European stocks were little changed following mixed consumer confidence reports in the UK, Europe and the US.
Eurozone confidence rose in September more than analysts’ expectations. An index of executive and consumer sentiment increased for a fifth month to 96.9 from a revised 95.3 in August, the European Commission in Brussels revealed, beating the forecast of 96.
In the UK, consumer confidence in September jumped to highest level since 2010 as signs of economic recovery encouraged spending. Market research group GfK‘s forward-looking consumer sentiment indicator rose to -10 this month compared to -13 in August. Economists were expecting a reading of -11. Read More
The Indian currency may be sliding but the country’s biggest companies have started the earnings season on the ascent.
Adding to the good news from its peer Infosys last week, IT outsourcing group Tata Consultancy Services (TCS) beat expectations on Thursday when it reported figures for the first quarter of the financial year
Net profits came in at Rs38.3bn for the three-month period, up 15.5 per cent year-on-year, on revenues of Rs179.9bn, an increase of 21 per cent compared with the same period a year earlier.
That is comfortably ahead of expectations – the average forecast in a Reuters poll of analysts was for net profits of Rs37.8bn.
The IT outsourcing group, which does a large portion of its business outside India, has benefited from the sharp depreciation in the Indian rupee over the past weeks. So, despite announcing a wage hike, the company reported strong operating margins at 26.9 per cent.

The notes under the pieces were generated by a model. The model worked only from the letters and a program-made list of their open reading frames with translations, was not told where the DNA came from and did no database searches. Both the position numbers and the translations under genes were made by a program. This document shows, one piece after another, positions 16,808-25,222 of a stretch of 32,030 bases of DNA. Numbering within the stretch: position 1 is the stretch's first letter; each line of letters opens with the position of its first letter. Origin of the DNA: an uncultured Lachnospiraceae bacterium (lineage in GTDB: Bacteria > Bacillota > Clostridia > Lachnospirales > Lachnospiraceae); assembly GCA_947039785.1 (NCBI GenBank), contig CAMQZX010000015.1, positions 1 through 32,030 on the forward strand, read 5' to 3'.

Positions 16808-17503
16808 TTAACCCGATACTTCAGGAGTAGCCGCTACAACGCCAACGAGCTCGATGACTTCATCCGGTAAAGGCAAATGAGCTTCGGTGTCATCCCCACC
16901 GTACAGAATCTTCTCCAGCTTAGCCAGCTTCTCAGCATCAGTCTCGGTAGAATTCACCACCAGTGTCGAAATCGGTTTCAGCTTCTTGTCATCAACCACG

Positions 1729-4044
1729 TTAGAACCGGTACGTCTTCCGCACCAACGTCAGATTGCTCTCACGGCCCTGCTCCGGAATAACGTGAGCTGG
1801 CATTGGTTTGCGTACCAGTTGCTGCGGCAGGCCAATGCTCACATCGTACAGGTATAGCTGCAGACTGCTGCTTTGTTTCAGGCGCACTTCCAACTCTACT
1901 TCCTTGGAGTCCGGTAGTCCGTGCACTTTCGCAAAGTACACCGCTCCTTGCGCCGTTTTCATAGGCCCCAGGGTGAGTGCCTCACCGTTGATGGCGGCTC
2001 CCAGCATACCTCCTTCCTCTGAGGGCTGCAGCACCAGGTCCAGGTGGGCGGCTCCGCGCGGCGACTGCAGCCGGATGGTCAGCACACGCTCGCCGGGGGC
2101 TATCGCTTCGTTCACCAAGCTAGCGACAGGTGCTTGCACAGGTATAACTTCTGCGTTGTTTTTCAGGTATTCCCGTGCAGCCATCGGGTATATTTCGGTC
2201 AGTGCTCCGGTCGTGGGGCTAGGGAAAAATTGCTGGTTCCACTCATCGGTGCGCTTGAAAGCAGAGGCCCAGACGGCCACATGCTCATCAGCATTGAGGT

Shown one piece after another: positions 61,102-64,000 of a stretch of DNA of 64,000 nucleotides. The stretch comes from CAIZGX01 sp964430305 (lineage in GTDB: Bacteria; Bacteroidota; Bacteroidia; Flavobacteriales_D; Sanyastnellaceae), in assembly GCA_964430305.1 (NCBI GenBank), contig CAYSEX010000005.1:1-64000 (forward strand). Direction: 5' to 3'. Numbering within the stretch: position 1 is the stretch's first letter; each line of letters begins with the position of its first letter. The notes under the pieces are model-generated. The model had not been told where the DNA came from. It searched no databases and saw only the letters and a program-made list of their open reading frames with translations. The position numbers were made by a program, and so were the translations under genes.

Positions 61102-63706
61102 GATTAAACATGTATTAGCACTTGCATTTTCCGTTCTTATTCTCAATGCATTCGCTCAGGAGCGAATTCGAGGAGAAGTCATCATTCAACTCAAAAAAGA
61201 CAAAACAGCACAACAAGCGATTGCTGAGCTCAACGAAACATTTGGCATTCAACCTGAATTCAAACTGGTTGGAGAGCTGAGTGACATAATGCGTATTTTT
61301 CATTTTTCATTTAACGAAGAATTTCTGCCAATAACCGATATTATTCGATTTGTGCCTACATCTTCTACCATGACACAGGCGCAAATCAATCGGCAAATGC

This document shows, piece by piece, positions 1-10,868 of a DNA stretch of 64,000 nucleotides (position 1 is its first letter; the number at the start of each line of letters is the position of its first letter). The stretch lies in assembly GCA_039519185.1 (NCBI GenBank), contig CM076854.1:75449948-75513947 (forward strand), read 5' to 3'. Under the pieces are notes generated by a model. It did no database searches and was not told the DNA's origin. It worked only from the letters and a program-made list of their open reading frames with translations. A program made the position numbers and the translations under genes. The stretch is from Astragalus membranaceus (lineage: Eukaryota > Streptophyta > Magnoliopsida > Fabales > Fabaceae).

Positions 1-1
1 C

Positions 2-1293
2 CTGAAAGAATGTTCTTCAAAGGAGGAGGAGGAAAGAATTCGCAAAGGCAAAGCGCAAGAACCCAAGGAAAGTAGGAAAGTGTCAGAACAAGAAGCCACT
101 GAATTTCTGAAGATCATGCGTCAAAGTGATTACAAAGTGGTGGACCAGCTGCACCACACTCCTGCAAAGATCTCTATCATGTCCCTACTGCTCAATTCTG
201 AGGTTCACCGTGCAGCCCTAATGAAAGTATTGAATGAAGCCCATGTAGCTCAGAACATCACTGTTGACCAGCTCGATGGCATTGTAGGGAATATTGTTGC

Natarajan Chandrasekaran, chief executive, said:
Overall the environment is quite good. We have delivered a well rounded growth, especially in the US, UK, Europe…The growth has been across all sector, so given that we see a great momentum.
As usual, Goldman saves the best for last. From David Kostin: “We are cutting our year-end 2011 price target for the S&P 500 to 1250 from 1400. Our new target reflects a potential return of 5% from the current index level. Our revised price target reflects the heightened uncertainty that characterizes global equity markets today. Our earnings, dividend, and economics forecasts remain unchanged. The unstable macro environment appears likely to persist for the foreseeable future. Downside risk exists to our forecast if the European sovereign debt crisis deteriorates while upside exists if substantial progress is made in addressing the problem.” And since Goldman is leaving its S&P EPS forecast untouched, this is merely a contraction in the multiple from 14 to 12.5. Now if one assumes that David Rosenberg, who earlier speculated that the real S&P EPS is closer to 75 than 96, is correct, and applies the revised Goldman multiple, that means that the S&P has about 400 points of downside. Of course all of this means that one can predict the future. Which is impossible. Which leads us to believe that today’s firing of David Bianco was merely due to him refusing to play along with the revised script. Which is as follows: the banks are buying everything that their clients have to sell in advance of, you guessed QE3 in the US and more QE in the UK, Europe and Japan for one last record bonus hurrah. While we can only hope we are wrong, if we are right this means the short squeeze on the market is about to slam shut and Goldman will make out like a bandit as usual, with the S&P soaring several hundred points on ever worse macroeconomic and geopolitcal data.